Feasibility and safety of orbital atherectomy for the treatment of in-stent restenosis secondary to stent under-expansion
Neupane S, Basir M, Tan C, Sultan A, Tabaku M, Alqarqaz M, Khandelwal A, Gupta A, Don C, and Alaswad K. Feasibility and safety of orbital atherectomy for the treatment of in-stent restenosis secondary to stent under-expansion. Catheter Cardiovasc Interv 2020.
Catheterization and cardiovascular interventions
BACKGROUND: Debulking and ablative techniques are sometimes used for the treatment of in-stent restenosis (ISR) secondary to resistant stent under-expansion (SU). The safety and effectiveness of orbital atherectomy (OA) in this cohort of patients has not been reported.
METHODS: We retrospectively evaluated consecutive patients treated with OA for ISR secondary to balloon undilatable SU at two academic tertiary care centers between October 2016 and June 2019. Angiographic or intravascular imaging identified SU. Technical success was defined as residual 0% stenosis with TIMI III flow.
RESULTS: A total of 41 patients were included in the study. Patients had an average age of 65 ± 12 years; 73% male, 61% diabetic, 41% with prior coronary artery bypass grafting, 61% with a prior incident of ISR, 51% presented with stable angina, 17% unstable angina, and 32% non-ST elevation myocardial infarction (MI). Implantation of the under-expanded stents occurred between 2 months and 22 years prior to the index procedure. A total of 27% of patients had multiple layers of stents in the target lesion and 32% of patients had in-stent chronic total occlusion. Technical success was achieved in 40 (98%) patients. There were 2 (5%) major adverse cardiovascular events; both of them were periprocedural MI from the no-reflow phenomenon. There were 2 (5%) Ellis type II coronary perforations that required no intervention.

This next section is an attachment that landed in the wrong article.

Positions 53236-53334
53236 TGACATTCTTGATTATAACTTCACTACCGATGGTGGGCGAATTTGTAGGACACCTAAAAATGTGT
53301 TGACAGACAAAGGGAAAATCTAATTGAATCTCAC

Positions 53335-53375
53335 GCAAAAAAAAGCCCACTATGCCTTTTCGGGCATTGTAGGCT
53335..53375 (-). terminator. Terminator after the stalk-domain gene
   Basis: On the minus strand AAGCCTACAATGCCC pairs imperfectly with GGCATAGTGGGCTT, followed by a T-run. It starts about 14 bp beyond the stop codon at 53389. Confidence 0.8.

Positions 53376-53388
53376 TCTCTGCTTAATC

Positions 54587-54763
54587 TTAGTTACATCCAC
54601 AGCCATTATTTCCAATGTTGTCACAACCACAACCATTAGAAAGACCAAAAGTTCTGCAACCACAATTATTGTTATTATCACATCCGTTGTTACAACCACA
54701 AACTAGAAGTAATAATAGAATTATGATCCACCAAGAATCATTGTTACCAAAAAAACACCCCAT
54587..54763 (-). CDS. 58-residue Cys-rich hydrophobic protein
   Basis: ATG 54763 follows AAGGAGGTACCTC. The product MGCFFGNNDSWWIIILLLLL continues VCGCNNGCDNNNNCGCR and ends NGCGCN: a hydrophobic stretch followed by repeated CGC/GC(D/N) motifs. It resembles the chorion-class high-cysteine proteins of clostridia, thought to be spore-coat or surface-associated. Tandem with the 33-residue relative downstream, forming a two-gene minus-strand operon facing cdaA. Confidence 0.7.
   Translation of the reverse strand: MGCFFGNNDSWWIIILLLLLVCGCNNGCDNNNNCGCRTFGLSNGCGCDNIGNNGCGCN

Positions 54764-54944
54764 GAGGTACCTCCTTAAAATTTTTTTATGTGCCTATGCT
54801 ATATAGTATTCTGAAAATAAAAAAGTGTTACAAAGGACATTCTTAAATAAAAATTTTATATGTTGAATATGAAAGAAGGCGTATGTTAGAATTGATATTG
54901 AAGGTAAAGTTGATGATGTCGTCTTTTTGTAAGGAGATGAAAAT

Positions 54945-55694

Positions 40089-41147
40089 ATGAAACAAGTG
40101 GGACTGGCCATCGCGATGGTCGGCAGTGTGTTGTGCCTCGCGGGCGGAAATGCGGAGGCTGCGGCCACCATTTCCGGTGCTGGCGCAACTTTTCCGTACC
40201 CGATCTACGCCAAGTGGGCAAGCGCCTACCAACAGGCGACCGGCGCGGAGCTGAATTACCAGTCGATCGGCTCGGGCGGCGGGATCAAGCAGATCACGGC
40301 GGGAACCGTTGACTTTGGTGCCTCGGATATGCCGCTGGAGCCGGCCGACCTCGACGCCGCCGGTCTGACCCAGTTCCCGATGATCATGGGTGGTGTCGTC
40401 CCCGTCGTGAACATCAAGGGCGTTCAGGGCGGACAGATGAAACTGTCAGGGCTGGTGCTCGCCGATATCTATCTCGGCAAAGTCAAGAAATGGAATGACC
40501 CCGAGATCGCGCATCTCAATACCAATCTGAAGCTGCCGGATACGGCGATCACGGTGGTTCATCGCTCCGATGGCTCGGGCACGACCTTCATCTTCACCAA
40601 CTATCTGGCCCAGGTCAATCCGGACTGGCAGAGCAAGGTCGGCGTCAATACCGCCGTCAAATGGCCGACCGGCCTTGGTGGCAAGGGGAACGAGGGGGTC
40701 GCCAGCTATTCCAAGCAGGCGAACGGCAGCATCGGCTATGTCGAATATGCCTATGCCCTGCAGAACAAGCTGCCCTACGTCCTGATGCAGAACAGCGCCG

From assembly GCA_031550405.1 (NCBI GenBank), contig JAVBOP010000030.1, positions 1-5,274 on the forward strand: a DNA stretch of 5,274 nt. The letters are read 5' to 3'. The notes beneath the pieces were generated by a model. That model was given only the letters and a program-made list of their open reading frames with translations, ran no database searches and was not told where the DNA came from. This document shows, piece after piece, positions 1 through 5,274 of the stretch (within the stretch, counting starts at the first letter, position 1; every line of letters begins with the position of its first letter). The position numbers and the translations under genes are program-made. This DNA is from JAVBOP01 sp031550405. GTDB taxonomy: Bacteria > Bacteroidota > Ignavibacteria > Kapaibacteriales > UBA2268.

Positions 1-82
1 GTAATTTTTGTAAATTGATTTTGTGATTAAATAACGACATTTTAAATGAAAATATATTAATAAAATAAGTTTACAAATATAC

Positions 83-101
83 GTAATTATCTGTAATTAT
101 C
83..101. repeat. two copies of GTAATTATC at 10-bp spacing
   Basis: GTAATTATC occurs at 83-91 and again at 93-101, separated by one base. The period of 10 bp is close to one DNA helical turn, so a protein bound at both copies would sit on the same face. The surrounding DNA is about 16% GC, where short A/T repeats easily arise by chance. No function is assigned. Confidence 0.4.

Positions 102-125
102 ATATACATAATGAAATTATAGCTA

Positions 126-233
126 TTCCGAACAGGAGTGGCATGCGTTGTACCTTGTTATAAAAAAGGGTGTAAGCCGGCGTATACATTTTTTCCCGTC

CONCLUSIONS: OA can be effectively performed as an adjunctive tool in the treatment of ISR with balloon undilatable SU. The use of OA for SU is not approved by the U.S. Food and Drug Administration and is "off label" and caution must be used to limit any device/stent interaction.
ePub ahead of print